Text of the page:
The stag sported a forest on its head

disappeared into bush, however the stag crossed the shingle creek bed and began to double back on the other side of the valley, partly screened by scrub. We set up on the steep slope with my Kimber .243 on a sitting bipod and ranged the opening ahead of the moving antlers at 200-yards. As he crossed the clearing, he paused for a second and unconsciously I fired, putting the 95 grain partition through both shoulders. He hunched forward and collapsed ten yards into the scrub. I was thrilled to secure such a fine trophy and felt the glow as we took photos and cut out the head and meat. It was a decent carry out to a track end and then a climb up a steep slope to the vehicle. It is hard to imagine a better hunting experience so close to home.

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Opening Day Saturday 2 May Game bird hunting is a traditional activity forming part of New Zealanders’ outdoor heritage. In early times it was an essential way of putting food on the table and more recently it has become a valued form of outdoor recreation, although providing fresh game meat on the menu is still important. In today’s predominantly urban based population, obtaining game meat and other wild food is becoming increasingly popular as a way to re-connect with the outdoors while gathering healthy tucker for the table. The Top of the South Island still has game bird hunting opportunities for those wanting to broaden their horizons in the hunting arena. There is a wealth of information on the basics of getting started into the sport, including the newly released 24 page guide on getting started in game bird hunting. Available from the Nelson Marlborough Fish & Game office, this guide (including a DVD with shooting action), can be purchased for the nominal cost of five bucks. So before you launch into buying a game bird hunting licence for the first time, take the opportunity to read the guide and inform yourself on bird shooting basics to improve your chances of enjoyment and success. If you want to put any of this into practice prior to the game bird season, there is a clay bird shoot at the Nelson/ Waimea Gun Club grounds (Golden Downs) on 6 April, or on 27 April there is a shoot at the Marlborough Duck Shooters’ grounds up the Awatere Valley. Staff at Fish & Game can also assist with information on public land currently open to game bird hunting in the Top of the South Island.

Nelson/Marlborough

While hunting areas have decreased somewhat in the past decades due to land use changes, there are still some opportunities here for those willing to put the effort in. Pegging day for hunting spots this year falls on Sunday 6 April. So if you’ve been thinking you need a new challenge in life, pop into the Fish & Game office on Champion Rd, Richmond between 9.00am – 5.00pm weekdays (or phone us on 03 544 6382) and we will assist you with taking the first steps to getting started in game bird hunting.

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new zealand hunting news 13

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Secret to Opening Day Success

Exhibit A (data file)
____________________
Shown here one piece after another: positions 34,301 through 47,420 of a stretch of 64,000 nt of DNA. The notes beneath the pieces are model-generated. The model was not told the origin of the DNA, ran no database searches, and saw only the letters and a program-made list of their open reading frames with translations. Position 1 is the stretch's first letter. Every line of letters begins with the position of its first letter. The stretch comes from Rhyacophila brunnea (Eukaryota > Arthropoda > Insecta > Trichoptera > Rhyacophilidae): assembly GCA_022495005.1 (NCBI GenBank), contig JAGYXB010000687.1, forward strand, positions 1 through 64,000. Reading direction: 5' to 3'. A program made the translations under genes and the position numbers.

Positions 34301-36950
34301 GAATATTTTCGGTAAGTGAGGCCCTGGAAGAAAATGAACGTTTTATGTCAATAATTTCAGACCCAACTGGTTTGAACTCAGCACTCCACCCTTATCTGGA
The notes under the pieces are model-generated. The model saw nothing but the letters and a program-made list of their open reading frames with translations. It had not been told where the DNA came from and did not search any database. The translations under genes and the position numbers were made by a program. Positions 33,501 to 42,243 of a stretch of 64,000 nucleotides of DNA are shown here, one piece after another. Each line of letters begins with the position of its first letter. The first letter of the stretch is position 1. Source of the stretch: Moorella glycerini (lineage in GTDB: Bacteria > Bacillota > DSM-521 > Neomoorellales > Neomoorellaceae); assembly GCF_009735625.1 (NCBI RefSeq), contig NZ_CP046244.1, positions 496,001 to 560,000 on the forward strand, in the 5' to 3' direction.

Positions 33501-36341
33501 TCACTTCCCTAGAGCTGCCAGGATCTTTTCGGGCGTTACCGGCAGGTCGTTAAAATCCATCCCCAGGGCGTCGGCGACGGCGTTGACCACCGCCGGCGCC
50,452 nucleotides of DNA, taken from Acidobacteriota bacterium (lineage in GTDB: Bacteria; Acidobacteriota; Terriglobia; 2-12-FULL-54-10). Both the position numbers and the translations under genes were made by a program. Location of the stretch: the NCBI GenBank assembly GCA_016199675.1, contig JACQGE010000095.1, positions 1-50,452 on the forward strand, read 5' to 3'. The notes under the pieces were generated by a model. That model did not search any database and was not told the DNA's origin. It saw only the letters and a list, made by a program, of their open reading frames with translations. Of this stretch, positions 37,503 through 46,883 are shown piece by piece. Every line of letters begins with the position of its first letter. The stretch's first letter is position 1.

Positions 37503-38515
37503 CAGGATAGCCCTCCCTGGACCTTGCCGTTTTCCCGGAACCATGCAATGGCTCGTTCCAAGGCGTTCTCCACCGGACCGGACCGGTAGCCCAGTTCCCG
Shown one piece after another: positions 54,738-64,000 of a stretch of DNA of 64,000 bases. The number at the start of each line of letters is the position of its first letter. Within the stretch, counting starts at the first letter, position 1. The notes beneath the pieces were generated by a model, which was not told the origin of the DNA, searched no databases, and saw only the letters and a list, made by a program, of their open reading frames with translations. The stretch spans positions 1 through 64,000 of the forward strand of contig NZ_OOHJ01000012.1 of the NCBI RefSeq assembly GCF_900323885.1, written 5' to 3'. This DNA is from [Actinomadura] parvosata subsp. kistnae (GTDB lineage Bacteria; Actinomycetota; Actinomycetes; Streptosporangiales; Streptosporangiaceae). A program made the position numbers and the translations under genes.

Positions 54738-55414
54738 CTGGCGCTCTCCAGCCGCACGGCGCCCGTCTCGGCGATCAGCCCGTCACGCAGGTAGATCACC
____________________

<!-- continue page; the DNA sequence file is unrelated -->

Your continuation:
Getting out early and being organised is the key to a good Opening Day. Prepare the maimai early so that the ducks become familiar with the new surroundings. To enhance the chances of shooting a limit bag, pre-feed the shooting area. This can make the difference between an average shooting pond and a pond that consistently performs year after year. An investment of 30-40 kilo of feed spread by hand around the pond on a weekly basis in the lead-up to Opening Day conditions and settles the ducks and will ensure good shooting. Alternatively, there are   a variety of feeders that can automatically feed out 1-8 kg of grain (barley, maize or corn) per day. These are great tools, as you don’t have to visit your pond better than just having decoys sitting dead still as often, so the birds can settle into regular on calm water. feeding times without getting disturbed as Get out early and put time and thought into the much.  You need to pattern test your shotgun for preparation, and you will be more likely to have the average length range you will be shooting. a great opening morning. The more shooters out To do this, put out sheets of newspaper at the there on that opening morning, the better too. desired range and then test combinations of Practice calling beforehand with a good caller different chokes and ammo until you find the that is easier to get the sound moving through. best option.  Setting up decoys effectively requires The Buck Gardner Buck Nasty or Double Nasty some thought as to positioning and spread. are both great callers. Learn what calls to make The secret to any decoy spread is to have at the right times. There are many great YouTube movement. There are several decoys available videos where you can learn how to call, or drop to do this, Motorised Spinnners, Terminators in and see Ben at Gun City Wellington who is or Spinner Winners.  Twin Tornado’s comes with two decoys and spins two birds around part of the Buck Gardner Calling Pro Team. and around - creating intense activity on the Here’s the best tip of all: Get a clay thrower pond. For disturbing the water use Motorised so in the event of no ducks, you still have some Higdon Swimmers and Duck Butts. Incoming shooting fun! birds seem to land in close to the decoys, so place them in the best shooting location in SAFETY IS BUSINESS front of the maimai.  ✓ Liferafts sales & servicing ✓ Distress signals/flares If your budget can’t stretch ✓ Immersion suits ✓ Marine survival supplies to these hi-tech mod cons, ✓ Inflatable boat sales ✓ Lifejackets & inflatable then simply throwing stones & repair lifejackets into the pond, or using a piece ✓ Radio beacons (EPIRB’S) of nylon tied to a submerged willow branch and given Phone (03) 212-8893 a pull as ducks circle, will Fax (03) 212-8896 put enough ripples across 300 Foreshore Road, Bluff the pond to get your decoys Email: southoce@xtra.co.nz www.southernoceansafety.co.nz moving. This is infinitely